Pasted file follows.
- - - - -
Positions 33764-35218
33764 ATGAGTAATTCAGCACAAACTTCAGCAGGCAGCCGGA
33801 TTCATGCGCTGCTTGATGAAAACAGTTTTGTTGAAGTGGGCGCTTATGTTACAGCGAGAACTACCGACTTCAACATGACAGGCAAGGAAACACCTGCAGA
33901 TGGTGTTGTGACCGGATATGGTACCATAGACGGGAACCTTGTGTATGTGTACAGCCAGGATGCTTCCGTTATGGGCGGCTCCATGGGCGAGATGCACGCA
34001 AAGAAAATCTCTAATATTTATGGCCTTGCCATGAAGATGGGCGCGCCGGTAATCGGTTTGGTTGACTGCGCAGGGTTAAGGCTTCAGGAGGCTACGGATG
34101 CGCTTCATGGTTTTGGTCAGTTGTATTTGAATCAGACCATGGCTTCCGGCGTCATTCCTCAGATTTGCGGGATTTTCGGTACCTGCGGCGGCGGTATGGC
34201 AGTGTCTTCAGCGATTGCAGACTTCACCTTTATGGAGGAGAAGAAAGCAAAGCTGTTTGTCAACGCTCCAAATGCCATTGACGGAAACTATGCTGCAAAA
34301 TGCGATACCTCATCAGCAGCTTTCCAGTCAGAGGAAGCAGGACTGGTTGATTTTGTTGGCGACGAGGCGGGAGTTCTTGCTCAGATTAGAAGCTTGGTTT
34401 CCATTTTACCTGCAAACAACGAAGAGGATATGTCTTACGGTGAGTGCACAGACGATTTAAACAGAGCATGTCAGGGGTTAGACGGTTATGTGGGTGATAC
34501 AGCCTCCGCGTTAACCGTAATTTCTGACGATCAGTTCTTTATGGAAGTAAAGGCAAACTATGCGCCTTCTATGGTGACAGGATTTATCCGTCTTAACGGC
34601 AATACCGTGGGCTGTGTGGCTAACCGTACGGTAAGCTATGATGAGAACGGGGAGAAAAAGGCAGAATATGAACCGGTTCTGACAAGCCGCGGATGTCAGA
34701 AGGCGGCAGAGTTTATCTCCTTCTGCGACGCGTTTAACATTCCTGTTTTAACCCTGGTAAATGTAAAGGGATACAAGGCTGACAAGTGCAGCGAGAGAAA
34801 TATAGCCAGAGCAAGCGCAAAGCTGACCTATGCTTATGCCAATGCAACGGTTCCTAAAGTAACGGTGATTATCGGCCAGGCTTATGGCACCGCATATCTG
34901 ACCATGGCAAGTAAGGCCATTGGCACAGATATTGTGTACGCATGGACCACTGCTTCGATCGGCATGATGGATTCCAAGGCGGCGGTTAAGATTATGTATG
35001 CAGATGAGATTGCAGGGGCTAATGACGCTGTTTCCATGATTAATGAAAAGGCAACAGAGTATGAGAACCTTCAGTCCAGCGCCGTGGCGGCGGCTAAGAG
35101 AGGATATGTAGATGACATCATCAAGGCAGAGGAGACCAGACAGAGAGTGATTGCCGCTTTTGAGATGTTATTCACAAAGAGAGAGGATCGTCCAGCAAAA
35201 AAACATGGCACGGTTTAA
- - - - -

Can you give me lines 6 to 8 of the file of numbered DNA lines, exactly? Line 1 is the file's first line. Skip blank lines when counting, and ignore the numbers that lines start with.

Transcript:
34101 CGCTTCATGGTTTTGGTCAGTTGTATTTGAATCAGACCATGGCTTCCGGCGTCATTCCTCAGATTTGCGGGATTTTCGGTACCTGCGGCGGCGGTATGGC
34201 AGTGTCTTCAGCGATTGCAGACTTCACCTTTATGGAGGAGAAGAAAGCAAAGCTGTTTGTCAACGCTCCAAATGCCATTGACGGAAACTATGCTGCAAAA
34301 TGCGATACCTCATCAGCAGCTTTCCAGTCAGAGGAAGCAGGACTGGTTGATTTTGTTGGCGACGAGGCGGGAGTTCTTGCTCAGATTAGAAGCTTGGTTT